Your Russian History Professor Is Basically James Bond

The name's Bond, Professor Bond. And he's studiously reading Stephen Kotkin's new biography about Stalin. Image edited by Kevin Rothrock.

The name's Bond, Professor Bond. And he's studiously reading Stephen Kotkin's new biography about Stalin. Image edited by Kevin Rothrock.

Western academics have spy mania this week, after an RFE/RL article about the growing number of deportations of scholars trying to conduct archival work in Russia. This story was followed the next day by news of another expulsion of a British graduate student who dared to research—wait for it—working conditions and their ties to the revolutions of early-20th-century Tsarist Russia.

RuNet Echo takes a look at how people in Russia and in the West reacted on social media to these two stories. Was it all booing abroad at the crackdown on scholars and cheering inside Russia for foiling the dastardly archival snoops? Not exactly.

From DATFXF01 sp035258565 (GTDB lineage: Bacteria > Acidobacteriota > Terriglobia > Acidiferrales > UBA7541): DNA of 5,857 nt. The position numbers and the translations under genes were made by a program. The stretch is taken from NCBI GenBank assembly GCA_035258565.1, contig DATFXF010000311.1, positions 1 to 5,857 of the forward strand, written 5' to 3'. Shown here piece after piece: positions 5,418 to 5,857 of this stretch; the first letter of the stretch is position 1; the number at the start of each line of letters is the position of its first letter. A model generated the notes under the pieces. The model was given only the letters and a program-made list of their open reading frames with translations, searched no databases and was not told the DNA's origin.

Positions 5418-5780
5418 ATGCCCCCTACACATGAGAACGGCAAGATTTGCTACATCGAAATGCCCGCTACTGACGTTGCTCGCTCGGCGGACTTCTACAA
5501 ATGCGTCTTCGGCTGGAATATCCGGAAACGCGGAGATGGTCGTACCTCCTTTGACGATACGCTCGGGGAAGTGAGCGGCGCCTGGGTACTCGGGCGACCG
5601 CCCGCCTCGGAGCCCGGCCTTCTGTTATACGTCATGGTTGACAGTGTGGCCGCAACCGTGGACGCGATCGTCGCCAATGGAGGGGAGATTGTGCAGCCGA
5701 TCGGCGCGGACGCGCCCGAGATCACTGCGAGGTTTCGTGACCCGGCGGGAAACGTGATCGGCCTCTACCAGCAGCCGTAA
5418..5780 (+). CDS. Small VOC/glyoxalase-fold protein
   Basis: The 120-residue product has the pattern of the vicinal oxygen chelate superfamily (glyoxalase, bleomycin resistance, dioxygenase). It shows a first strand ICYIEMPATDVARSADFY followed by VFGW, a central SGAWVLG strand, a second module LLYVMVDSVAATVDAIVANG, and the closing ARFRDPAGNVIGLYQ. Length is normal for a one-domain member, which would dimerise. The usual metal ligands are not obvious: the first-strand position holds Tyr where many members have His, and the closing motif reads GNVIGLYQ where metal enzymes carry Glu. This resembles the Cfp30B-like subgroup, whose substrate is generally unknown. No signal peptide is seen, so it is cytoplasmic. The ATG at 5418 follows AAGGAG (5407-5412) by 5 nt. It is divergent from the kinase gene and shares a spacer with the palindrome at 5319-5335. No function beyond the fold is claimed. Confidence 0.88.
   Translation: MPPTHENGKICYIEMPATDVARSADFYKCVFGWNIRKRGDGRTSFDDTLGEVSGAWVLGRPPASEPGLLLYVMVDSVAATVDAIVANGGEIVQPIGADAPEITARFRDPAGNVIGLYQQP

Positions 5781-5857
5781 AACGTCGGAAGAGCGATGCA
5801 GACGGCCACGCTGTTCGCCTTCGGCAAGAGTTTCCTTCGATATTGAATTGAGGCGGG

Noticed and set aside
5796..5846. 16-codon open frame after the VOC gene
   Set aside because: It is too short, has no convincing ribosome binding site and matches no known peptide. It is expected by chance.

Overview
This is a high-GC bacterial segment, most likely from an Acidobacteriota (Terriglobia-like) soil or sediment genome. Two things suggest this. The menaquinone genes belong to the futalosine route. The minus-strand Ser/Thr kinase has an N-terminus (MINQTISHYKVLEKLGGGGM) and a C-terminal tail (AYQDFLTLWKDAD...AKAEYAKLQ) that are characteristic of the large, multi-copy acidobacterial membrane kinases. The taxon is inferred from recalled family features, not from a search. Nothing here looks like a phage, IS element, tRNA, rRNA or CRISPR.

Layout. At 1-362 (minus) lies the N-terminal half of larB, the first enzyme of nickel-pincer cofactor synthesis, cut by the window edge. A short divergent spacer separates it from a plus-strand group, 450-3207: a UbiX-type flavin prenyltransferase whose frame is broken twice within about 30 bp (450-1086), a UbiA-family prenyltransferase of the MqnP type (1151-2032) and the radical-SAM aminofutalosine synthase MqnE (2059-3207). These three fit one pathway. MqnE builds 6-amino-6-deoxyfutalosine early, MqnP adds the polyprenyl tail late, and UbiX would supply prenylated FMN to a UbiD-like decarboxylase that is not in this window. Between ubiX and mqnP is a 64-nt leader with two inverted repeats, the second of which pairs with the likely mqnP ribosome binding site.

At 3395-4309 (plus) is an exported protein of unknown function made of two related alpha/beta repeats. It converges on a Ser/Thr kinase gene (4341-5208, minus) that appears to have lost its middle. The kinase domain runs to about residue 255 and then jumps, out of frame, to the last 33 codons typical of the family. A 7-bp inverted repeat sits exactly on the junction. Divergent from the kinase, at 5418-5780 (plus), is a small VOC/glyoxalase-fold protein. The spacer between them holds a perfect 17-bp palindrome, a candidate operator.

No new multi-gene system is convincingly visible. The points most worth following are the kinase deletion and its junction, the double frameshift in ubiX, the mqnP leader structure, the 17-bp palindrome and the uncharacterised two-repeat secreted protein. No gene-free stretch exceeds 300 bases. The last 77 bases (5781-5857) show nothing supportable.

Carl Schreck’s article for RFE/RL, titled “Western Scholars Alarmed By Russian Deportations, Fines,” provoked a small scandal in the Western academic community because he cited public Facebook posts by a PhD student in the UK about her run-in with police and immigration officials at an archive in Arkhangelsk. The graduate student later deleted her accounts on Twitter and, and the Facebook group where she originally shared some of her stories hid its conversations behind a privacy wall. RFE/RL later redacted from its piece the name of the graduate student, who never responded to emails before the article was published asking for a comment about her public Facebook posts.

In his piece, Schreck cited several renown scholars who work on Russia, including Stephen Cohen, who stressed the necessity of archival work for academics in the field, and Arch Getty and Sam Greene, who confirmed that pressure on researchers working in Russian archives is rising.